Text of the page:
The Devil and Bobby Hull: How Hockey's Original Million-Dollar Man Became the Game's Lost Legend Hardcover – Sep 13 2011
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From the Inside Flap
In 1972 Bobby Hull was the Golden Jet, the most prolific scorer in the history of the National Hockey League. And then he walked away. Not from the game but from the NHL. Though he landed the biggest contract in professional sports, including a $1-million bonus up front, his decision to jump to the Winnipeg Jets of the World Hockey Association wasn't based only on finances. It was payback, a piece of the ugliest grudge in the game: the hard feelings between Hull and the Wirtz family, owners of the Chicago Black Hawks.
Though Hull still had some great moments in the '70s, many went unseen by hockey fans and his legacy started to unravel. So did his reputation when his deeply troubled marriage ended and his unseemly personal life was aired in divorce court.
The Devil and Bobby Hull is an unauthorized warts-and-all treatment of Hull's very public mid-life crisis in the 1970s, a time when sports were undergoing a sea change, when money mattered as much as or more than games, when an athlete's life away from the arena became fair game for the media.
Award-winning writer Gare Joyce weaves a fascinating and well-rounded narrative out of the prime and decline of Robert Marvin Hull, supported by interviews with Hull himself and many others who played with him and knew him throughout his career. This is a must-read book for hockey fans. It presents a compelling case that Hull is the most influential player the game has ever seen and its most unfairly overlooked superstar.
From the Back Cover
Award-winning writer Gare Joyce sets the record straight on hockey's forgotten legend
In his prime, few could dispute Bobby Hull's brilliance—the first NHLer to break the 50-goal barrier, the first star to use the slapshot as a scoring weapon, and the first hockey player to sign a million-dollar contract. With his Hollywood good looks, his body-builder torso, and a 100 mph blast that terrorized goaltenders, the world of hockey glory was his to lose. And he did. With his publicized marital troubles and his defection from the NHL to the WHA, Hull's star began to fall, leaving him broke and in exile from the game. Few today bother to list Hull among the legends of the game, but despite his flaws, he deserves a great deal of credit for his influence on the way the game is played today.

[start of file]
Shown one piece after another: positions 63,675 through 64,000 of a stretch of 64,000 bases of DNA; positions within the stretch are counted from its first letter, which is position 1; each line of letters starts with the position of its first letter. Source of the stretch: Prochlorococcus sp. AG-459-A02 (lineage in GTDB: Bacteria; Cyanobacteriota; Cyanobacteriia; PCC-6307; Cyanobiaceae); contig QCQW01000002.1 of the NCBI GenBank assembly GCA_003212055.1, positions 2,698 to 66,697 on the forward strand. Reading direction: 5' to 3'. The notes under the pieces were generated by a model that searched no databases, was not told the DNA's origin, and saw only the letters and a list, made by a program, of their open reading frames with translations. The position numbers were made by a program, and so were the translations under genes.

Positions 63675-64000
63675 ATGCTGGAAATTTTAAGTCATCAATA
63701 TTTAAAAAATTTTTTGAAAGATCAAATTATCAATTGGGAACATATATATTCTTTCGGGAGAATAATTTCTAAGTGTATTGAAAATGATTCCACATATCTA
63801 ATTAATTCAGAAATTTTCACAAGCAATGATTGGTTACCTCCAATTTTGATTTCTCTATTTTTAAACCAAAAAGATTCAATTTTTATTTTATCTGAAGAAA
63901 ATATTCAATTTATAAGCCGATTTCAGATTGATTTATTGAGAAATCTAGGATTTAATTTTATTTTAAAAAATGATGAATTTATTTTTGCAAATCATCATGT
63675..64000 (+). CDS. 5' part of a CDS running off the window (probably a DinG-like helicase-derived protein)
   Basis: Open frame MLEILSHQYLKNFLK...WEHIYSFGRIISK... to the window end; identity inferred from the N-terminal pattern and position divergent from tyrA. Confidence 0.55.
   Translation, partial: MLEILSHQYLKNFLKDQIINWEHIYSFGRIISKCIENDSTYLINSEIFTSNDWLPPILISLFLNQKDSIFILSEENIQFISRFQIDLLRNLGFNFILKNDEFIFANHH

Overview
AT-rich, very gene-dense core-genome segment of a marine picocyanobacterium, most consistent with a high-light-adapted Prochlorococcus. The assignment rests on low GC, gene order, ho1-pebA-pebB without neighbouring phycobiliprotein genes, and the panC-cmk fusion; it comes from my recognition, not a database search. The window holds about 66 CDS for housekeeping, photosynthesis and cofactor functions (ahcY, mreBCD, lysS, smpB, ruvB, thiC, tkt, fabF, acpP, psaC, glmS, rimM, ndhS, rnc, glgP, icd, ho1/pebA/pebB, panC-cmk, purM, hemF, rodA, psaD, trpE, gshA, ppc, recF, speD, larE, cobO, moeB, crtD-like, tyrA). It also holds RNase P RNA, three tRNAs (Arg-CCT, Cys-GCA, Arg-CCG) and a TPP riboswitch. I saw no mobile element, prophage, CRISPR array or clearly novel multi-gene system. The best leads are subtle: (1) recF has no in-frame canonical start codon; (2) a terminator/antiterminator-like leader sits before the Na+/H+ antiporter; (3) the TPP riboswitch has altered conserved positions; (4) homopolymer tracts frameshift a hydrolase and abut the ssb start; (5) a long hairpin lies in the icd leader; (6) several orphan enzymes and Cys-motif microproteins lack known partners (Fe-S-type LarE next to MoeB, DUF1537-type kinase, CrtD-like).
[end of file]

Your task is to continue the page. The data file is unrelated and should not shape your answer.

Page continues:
The Devil and Bobby Hull details the decline and fall of this legendary star and the damage, some of it self-inflicted, to his legacy.
Not only are Hull's remarkable on-ice achievements finally put in perspective, so are his achievements off the rink—including endorsements for a wide array of products (rare for an NHL player at the time) and his appearances on the cover of Sports Illustrated. Joyce also describes how Hull's dramatic battle with the owners of the Chicago Black Hawks and his challenging of the reserve clause in his contract enabled him to move to the WHA and pave the way for other players.
A candid look at one of hockey's most gifted and controversial figures, The Devil and Bobby Hull tells the story of his extraordinary career and life—and why this remarkable man has not received his due.See all Product Description
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Top Customer Reviews
A justifiably resentful Bobby Hull, screwed over by the 1960's Chicago Blackhawks owned by the miserly Wirtz family, as did most players of his time where hockey teams virtually held sway over the lives of their players before the advent of the NHL Players Association, disullisioned with the lack of respect and monetary compensation that was deserved for such a star player, jumped to the fledgling World Hockey Association.
An eye-opening account for the hockey fan who lived during the WHA era as one feels both sympathy for Hull, who tried to make the best of a situation where he never received the credit he deserved, and antipathy for the negative publicity he drew for his off-ice and somewhat arrogant demeanour.
A sad end for one of the greatest players in the game.
Williams Lake, BC
I have always wondered why Bobby Hull ended up as one of hockey's greatest players who is not celebrated by the NHL, and this book answered many of my questions. I grew up in Montreal of the 1970's and we had Jean Beliveau as the quintessential hockey gentleman (and what a great man he is, as anybody who met him will attest to. My dad, a hard man, met him and thought the world of him.)